Thursday, November 10

Daft thinking about performance bonuses

In The Chicago Tribune on November 8:
When the University of Illinois law school announced a new early entrance program in 2008, the stated reason was to recruit top U. of I. undergraduates and give them "the first shot at the limited number of seats" at their school.
But behind the scenes, now-disgraced College of Law admissions dean Paul Pless revealed another motive was at play.  By admitting high-achieving students in their junior years, without a law school entrance exam, the students' high GPAs would be included in the class profile but no test scores could potentially drag down the class.
In The Chicago Tribune on November 10:
Mayor Rahm Emanuel announced Wednesday the criteria by which high-performing Chicago Public School principals will receive up to $20,000 in bonuses for boosting student achievement this school year.
Charter school principals will be eligible, too, and the mayor announced that network chiefs--who oversee groupings of elementary school and high schools--also can receive bonuses for driving significant gains at their schools.
Seriously?  Has no one been paying attention to scandals in schools?  Changing test scores?  Fudging who really has to take the test to make sure lower performing students don't bring down test scores?  Did no one read the recent articles and NAEP reports about math and reading scores

Will someone please explain to me why principals will be stronger ethically than the law school admissions dean who had salary increases and bonuses tied to his admissions metrics?  Will someone explain to me how principals will avoid doing stupid things they'd normally easily sidestep because of the temptation of a bonus plus possible accolades and a career boost because of "significant gains"?  And how much is it going to cost to monitor those principals and their staffs to make sure the gains are real rather than inflated or imaginary?  Are there any mechanisms or parameters in place to measure what is "significant"?  Are there any mechanisms in place to make sure that all of the data that's supposed to be included is actually included?  Or are we certain there will be no hanging chads or inadvertently excluded scores or data?  How much will it cost to verify that data and what are the processes and policies for verifying that data?  And how we will make sure there is no under-the-table or behind-closed-doors or wink-wink agreements?  This is Chicago, after all.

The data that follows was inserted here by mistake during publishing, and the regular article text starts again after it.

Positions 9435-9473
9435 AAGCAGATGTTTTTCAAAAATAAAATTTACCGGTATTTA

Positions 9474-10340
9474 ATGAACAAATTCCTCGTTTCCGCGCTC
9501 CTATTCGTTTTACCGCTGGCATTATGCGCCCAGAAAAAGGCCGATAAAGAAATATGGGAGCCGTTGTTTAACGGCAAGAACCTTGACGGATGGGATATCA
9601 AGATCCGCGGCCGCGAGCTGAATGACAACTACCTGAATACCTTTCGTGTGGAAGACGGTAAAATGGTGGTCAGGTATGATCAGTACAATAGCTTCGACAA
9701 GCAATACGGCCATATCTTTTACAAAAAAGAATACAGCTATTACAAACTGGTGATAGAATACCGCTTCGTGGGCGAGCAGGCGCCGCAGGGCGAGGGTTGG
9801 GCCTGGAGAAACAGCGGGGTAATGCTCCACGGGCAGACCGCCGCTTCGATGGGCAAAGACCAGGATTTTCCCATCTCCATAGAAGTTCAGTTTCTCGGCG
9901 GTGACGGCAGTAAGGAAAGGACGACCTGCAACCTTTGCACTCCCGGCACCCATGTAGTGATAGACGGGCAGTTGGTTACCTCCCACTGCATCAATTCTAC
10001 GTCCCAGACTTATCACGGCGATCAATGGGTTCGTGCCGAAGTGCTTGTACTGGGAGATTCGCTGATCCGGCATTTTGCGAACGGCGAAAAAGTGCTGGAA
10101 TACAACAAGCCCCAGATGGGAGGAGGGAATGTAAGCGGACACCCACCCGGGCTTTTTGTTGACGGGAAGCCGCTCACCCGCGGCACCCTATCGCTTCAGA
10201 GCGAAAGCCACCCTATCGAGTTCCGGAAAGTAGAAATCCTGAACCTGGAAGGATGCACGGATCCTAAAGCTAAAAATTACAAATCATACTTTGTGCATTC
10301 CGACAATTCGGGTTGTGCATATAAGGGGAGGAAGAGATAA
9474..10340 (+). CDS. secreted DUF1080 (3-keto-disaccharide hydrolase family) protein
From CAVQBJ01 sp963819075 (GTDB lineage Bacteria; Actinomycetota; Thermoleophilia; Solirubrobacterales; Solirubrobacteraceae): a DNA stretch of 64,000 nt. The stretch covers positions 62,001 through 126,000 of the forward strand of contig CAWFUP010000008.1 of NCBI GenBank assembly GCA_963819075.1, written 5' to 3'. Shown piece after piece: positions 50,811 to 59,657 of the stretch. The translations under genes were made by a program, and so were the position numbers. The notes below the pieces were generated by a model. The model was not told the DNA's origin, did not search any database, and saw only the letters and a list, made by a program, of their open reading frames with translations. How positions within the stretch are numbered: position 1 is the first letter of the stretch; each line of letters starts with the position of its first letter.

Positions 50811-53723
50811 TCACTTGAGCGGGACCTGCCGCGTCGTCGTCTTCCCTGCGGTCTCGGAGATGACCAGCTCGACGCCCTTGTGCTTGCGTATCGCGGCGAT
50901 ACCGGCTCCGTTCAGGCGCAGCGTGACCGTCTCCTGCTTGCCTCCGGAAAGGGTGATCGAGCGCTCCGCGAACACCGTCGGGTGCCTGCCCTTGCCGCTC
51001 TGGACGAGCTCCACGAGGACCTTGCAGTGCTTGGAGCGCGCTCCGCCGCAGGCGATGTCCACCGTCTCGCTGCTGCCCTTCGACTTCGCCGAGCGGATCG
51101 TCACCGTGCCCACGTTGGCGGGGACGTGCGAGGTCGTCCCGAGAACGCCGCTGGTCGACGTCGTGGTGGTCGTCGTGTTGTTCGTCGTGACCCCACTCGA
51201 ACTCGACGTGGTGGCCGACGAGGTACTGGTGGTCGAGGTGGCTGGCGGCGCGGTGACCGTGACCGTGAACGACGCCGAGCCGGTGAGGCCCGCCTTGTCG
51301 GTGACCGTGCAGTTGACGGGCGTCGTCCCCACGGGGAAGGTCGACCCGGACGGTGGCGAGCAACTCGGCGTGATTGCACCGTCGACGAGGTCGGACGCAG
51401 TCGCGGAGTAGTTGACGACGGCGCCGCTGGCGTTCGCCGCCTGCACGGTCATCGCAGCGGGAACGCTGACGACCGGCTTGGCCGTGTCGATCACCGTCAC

Oh.  My.  Goodness.  I'm not a fan of pay-for-performance because I think it invites all kinds of potential problems and tempts those who usually play by the rules to blur the lines.  We only need one miscreant to try to game the system and make himself or herself look good for everyone else to have to game the system or risk looking ineffective. 

This is, in my opinion, a terrible slippery slope; an incredibly daft idea.

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